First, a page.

No Voy a Forget

No Voy a Forget

Mi amor, espero que
Yo recuerde the way
You sound with three
Buttons undone, tu voz
Baja, cariñosa.
Will I remember the feel
De tu nombre the first time
I wrapped my lips around it?
When I made the exception
To my rule that yo sólo
Me casaría con un hombre
Si sabía cocinar
So I could marry you?
No quiero olvidar pues
I will sear into my memory
El sabor de tus besitos
And the way you held my tears
El día que murío Joan.
Cuando yo soy una mujer
Vieja y cascarrabias, I will
Remember watching ducks with you,
Los noches cuando me hacía
Cosquillas to wake me,
Your face of untameable ardiente love.

Author’s Note

“No Voy a Forget” is my very first bilingual poem. I didn’t set out to write bilingual poetry in the beginning, it was more of a happy accident. I set out to write a love poem, and I hated the result. I had a few Spanish phrases rolling around in my head so I threw them in as an experiment and it turned out well.

I love the rhythm and pace of Spanish, and I love how it dances with the rhythm of English. Spanish quickens the pace of the whole poem, like in the lines “To my rule that yo sólo / Me casaría con un hombre / Si sabía cocinar.” The natural cadence of Spanish is much faster than English and it is especially evident in this section of the poem leading up to a shift. On the other hand, in some places the English slows the pace of the poem down, emphasizing certain words’ significance. This is important in the beginning to set the mood with the words “the way / You sound with three / Buttons undone” and to emphasize the determination in the line “I will sear into my memory.”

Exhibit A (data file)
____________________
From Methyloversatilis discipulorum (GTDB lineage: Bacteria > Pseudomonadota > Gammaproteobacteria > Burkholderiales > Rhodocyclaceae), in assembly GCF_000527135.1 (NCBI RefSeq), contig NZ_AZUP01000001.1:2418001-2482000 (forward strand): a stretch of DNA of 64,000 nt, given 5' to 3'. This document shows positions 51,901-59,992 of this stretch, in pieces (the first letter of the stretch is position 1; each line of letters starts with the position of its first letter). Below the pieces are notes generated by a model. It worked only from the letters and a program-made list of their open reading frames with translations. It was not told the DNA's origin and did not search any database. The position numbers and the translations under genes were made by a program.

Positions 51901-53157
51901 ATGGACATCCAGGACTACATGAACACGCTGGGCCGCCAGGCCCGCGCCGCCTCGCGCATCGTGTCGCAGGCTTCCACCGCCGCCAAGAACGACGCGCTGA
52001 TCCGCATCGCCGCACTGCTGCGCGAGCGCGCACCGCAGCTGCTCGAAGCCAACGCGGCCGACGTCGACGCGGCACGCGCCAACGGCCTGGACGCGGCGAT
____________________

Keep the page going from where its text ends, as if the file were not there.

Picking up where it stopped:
I tend to follow the path of the poem when deciding which words should be in which language based on what sounds the best and which words in which language pack the most punch and convey the most meaning. I also consider how quickly I want the poem to move. I try to have enough lines in English to make sure readers can understand the overall tone and subject of the poem, but my main goal is more for readers and listeners to engage in the music of the languages.

Recently, my work has focused in on exploring the dance of the two languages in combination, often embracing more Spanish than English and Latin American cultural themes as well as my own everyday life.

Chelsea RisleyChelsea Risley is pursuing a BA in English Creative Writing and Spanish at Berry College. She won the Southern Women Writers Student Writing Contest in Poetry in 2012 and her work has appeared in Berry College’s literary magazine. She currently lives in Rome, Georgia with her husband.